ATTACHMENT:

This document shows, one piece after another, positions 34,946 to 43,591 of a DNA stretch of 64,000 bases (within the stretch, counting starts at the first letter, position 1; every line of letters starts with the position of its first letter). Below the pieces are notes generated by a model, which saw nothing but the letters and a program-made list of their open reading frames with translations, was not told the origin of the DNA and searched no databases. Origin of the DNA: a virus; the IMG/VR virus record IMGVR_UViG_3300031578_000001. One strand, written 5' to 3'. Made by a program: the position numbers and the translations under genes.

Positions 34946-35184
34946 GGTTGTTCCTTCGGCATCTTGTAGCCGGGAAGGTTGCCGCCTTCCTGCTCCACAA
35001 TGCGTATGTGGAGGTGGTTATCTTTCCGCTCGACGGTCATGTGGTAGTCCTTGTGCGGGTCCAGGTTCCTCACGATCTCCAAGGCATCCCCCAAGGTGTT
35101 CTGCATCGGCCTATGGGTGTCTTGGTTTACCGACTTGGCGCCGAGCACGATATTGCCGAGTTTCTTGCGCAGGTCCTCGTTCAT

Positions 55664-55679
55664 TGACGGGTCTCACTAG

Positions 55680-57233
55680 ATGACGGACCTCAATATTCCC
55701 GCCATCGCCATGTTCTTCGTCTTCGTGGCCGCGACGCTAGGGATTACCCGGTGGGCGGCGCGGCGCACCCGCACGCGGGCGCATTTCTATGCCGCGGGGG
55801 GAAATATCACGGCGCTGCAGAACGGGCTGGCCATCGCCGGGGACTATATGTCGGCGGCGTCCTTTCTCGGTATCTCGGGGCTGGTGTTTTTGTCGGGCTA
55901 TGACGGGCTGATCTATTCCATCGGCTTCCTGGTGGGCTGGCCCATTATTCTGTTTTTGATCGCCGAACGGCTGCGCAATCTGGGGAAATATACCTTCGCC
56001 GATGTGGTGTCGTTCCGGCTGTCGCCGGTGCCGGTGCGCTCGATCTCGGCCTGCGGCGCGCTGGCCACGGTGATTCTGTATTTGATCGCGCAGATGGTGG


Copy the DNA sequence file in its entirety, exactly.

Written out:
This document shows, one piece after another, positions 34,946 to 43,591 of a DNA stretch of 64,000 bases (within the stretch, counting starts at the first letter, position 1; every line of letters starts with the position of its first letter). Below the pieces are notes generated by a model, which saw nothing but the letters and a program-made list of their open reading frames with translations, was not told the origin of the DNA and searched no databases. Origin of the DNA: a virus; the IMG/VR virus record IMGVR_UViG_3300031578_000001. One strand, written 5' to 3'. Made by a program: the position numbers and the translations under genes.

Positions 34946-35184
34946 GGTTGTTCCTTCGGCATCTTGTAGCCGGGAAGGTTGCCGCCTTCCTGCTCCACAA
35001 TGCGTATGTGGAGGTGGTTATCTTTCCGCTCGACGGTCATGTGGTAGTCCTTGTGCGGGTCCAGGTTCCTCACGATCTCCAAGGCATCCCCCAAGGTGTT
35101 CTGCATCGGCCTATGGGTGTCTTGGTTTACCGACTTGGCGCCGAGCACGATATTGCCGAGTTTCTTGCGCAGGTCCTCGTTCAT

Positions 55664-55679
55664 TGACGGGTCTCACTAG

Positions 55680-57233
55680 ATGACGGACCTCAATATTCCC
55701 GCCATCGCCATGTTCTTCGTCTTCGTGGCCGCGACGCTAGGGATTACCCGGTGGGCGGCGCGGCGCACCCGCACGCGGGCGCATTTCTATGCCGCGGGGG
55801 GAAATATCACGGCGCTGCAGAACGGGCTGGCCATCGCCGGGGACTATATGTCGGCGGCGTCCTTTCTCGGTATCTCGGGGCTGGTGTTTTTGTCGGGCTA
55901 TGACGGGCTGATCTATTCCATCGGCTTCCTGGTGGGCTGGCCCATTATTCTGTTTTTGATCGCCGAACGGCTGCGCAATCTGGGGAAATATACCTTCGCC
56001 GATGTGGTGTCGTTCCGGCTGTCGCCGGTGCCGGTGCGCTCGATCTCGGCCTGCGGCGCGCTGGCCACGGTGATTCTGTATTTGATCGCGCAGATGGTGG